The term “smart” has become very popular in recent years: we live in “smart cities,” we use “smart fridges” or “smart ovens,” and we couldn’t function without our “smartphones.”
The adjective “smart” denotes that the object’s functionality has been greatly enhanced through the use of software applications, i.e., a portion of the functionality has been automated. The “smart oven” cooks food in the same way as its predecessor, but it can be turned on and off remotely and monitored from afar. A smartphone is a phone that allows us to call people without having to touch the pad, as well as perform other useful tasks for us.
Smart contracts, like traditional contracts, define rules and penalties for an agreement and automatically enforce those obligations. While many smart contracts can be used independently, they can also be used in conjunction with one another.
Objects are the essential components of a smart contract. A smart contract has three main objects: the signatories, who are the parties involved in the smart contracts who use digital signatures to approve or disapprove the contractual terms; the subject of agreement or contract; and the specific terms.
Smart Contract Definition
Smart contracts are an important component of many blockchain-based ecosystems, particularly application-focused blockchains like Ethereum. These digital contracts are trustless, autonomous, decentralized, and transparent — and once deployed, they are usually irreversible and unmodifiable. The benefits of smart contracts include reducing – or even eliminating – the need for intermediaries and contract enforcement in an agreement or transaction. That’s because, in the case of a smart contract, the code defines the transaction’s mechanisms and serves as the final arbiter of the terms.
Nick Szabo was the first to coin the term “smart contract.” His definition can be popularized to a computer code created to automatically execute contractual tasks upon the occurrence of a triggering event or agreements in which the execution process is typically automated by a computer program. Furthermore, The Chamber of Digital Commerce, the world’s most important trade association representing digital assets and blockchain, defines smart contracts as “computer code that can automatically specify run-on functions upon the emergence of a certain condition or conditions.”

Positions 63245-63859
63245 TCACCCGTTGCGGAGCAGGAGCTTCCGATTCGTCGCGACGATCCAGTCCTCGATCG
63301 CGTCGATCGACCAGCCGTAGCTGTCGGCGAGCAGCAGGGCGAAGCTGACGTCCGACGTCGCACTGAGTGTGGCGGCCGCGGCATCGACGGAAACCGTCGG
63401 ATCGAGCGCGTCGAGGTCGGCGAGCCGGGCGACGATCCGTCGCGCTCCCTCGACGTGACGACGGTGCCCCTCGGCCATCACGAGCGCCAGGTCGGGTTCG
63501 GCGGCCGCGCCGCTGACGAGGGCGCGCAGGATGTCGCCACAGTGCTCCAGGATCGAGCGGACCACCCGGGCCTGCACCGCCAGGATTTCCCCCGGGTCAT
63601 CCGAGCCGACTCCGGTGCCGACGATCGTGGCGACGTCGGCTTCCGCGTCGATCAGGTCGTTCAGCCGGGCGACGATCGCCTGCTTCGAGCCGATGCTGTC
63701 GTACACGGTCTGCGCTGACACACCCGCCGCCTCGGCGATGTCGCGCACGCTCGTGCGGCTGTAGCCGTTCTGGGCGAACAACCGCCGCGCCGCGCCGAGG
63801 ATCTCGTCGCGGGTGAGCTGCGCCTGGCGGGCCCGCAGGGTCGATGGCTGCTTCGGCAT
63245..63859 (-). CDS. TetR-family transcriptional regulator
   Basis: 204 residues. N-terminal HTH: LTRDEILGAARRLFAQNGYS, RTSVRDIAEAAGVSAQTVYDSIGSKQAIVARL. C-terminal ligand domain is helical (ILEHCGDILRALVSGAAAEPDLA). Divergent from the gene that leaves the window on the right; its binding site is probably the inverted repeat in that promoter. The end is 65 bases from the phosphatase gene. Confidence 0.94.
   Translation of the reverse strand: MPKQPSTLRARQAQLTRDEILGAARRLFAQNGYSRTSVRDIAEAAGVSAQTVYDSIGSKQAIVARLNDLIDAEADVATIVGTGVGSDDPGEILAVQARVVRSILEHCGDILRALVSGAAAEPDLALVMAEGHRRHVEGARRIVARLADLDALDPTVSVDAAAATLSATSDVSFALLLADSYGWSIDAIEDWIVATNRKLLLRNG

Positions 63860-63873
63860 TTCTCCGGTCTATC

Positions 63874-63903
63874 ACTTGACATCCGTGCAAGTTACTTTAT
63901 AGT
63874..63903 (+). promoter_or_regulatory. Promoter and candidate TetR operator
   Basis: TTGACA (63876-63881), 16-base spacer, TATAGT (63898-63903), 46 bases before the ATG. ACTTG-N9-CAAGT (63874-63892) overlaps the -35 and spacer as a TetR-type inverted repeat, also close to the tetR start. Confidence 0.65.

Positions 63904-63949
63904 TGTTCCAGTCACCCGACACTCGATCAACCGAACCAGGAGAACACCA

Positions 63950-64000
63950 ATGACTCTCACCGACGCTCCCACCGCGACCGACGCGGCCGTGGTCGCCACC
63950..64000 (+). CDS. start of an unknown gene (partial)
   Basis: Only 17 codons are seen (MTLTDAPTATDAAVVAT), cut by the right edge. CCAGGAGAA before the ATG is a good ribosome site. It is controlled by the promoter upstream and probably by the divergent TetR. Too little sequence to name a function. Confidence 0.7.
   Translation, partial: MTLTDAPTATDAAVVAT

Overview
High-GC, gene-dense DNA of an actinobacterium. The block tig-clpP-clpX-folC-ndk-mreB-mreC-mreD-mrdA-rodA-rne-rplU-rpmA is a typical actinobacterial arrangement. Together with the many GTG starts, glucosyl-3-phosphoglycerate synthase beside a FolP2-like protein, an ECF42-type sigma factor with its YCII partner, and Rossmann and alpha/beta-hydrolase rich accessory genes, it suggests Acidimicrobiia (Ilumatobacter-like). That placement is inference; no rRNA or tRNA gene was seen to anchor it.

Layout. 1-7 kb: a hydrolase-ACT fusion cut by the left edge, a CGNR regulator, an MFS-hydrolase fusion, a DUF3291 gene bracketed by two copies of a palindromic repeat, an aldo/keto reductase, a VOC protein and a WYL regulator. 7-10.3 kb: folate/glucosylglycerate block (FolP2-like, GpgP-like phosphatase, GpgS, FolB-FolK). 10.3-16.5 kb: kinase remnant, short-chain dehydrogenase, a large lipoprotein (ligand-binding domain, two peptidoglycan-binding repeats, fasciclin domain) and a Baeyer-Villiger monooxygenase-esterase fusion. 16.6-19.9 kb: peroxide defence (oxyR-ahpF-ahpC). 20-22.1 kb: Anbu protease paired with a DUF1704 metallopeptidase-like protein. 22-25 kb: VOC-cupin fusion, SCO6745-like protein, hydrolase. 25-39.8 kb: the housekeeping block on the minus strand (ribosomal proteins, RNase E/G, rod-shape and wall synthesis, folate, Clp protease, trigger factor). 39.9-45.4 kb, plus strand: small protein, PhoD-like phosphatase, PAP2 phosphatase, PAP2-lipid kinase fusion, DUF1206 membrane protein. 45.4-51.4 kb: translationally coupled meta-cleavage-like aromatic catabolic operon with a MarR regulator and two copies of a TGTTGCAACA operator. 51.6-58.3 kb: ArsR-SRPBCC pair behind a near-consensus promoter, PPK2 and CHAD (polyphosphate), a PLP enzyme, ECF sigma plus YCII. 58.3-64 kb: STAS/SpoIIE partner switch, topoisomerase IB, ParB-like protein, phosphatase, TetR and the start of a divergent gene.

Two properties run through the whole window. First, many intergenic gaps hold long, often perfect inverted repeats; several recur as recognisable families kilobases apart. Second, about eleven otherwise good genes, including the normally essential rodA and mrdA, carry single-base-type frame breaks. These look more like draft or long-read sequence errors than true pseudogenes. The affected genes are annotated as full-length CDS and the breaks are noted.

The underlying smart contract code is largely responsible for security. Contracts on Ethereum, for example, are written in the Turing-complete Solidity programming language. This means that the rules and limitations of smart contracts are built into the network’s code and cannot be manipulated by a bad actor. These restrictions, ideally, would reduce scams or hidden contract alterations. A smart contract can only be implemented if all participants agree and sign off on it. Then it’s ready to go.
In more technical terms, the concept of a smart contract can be divided into several steps. First and foremost, a smart contract requires an agreement between two or more parties. Once this is established, the two parties can agree on the conditions under which the smart contract will be considered complete. The decision would be enshrined in the smart contract, which would then be encrypted and stored in the blockchain network.
Use cases of smart contracts
Smart contracts have a plethora of applications — businesses, e-commerce, education, healthcare, finance, and other industries would all benefit greatly from embracing innovation.
Here are the industries that are leading the way in terms of smart contract implementation:
Smart contracts in e-commerce would help to create an environment conducive to risky purchases. When a customer checks out on the website, for example, the payment for the purchase is recorded on the public ledger. After the product has been shipped and delivered safely, the seller will have access to the funds.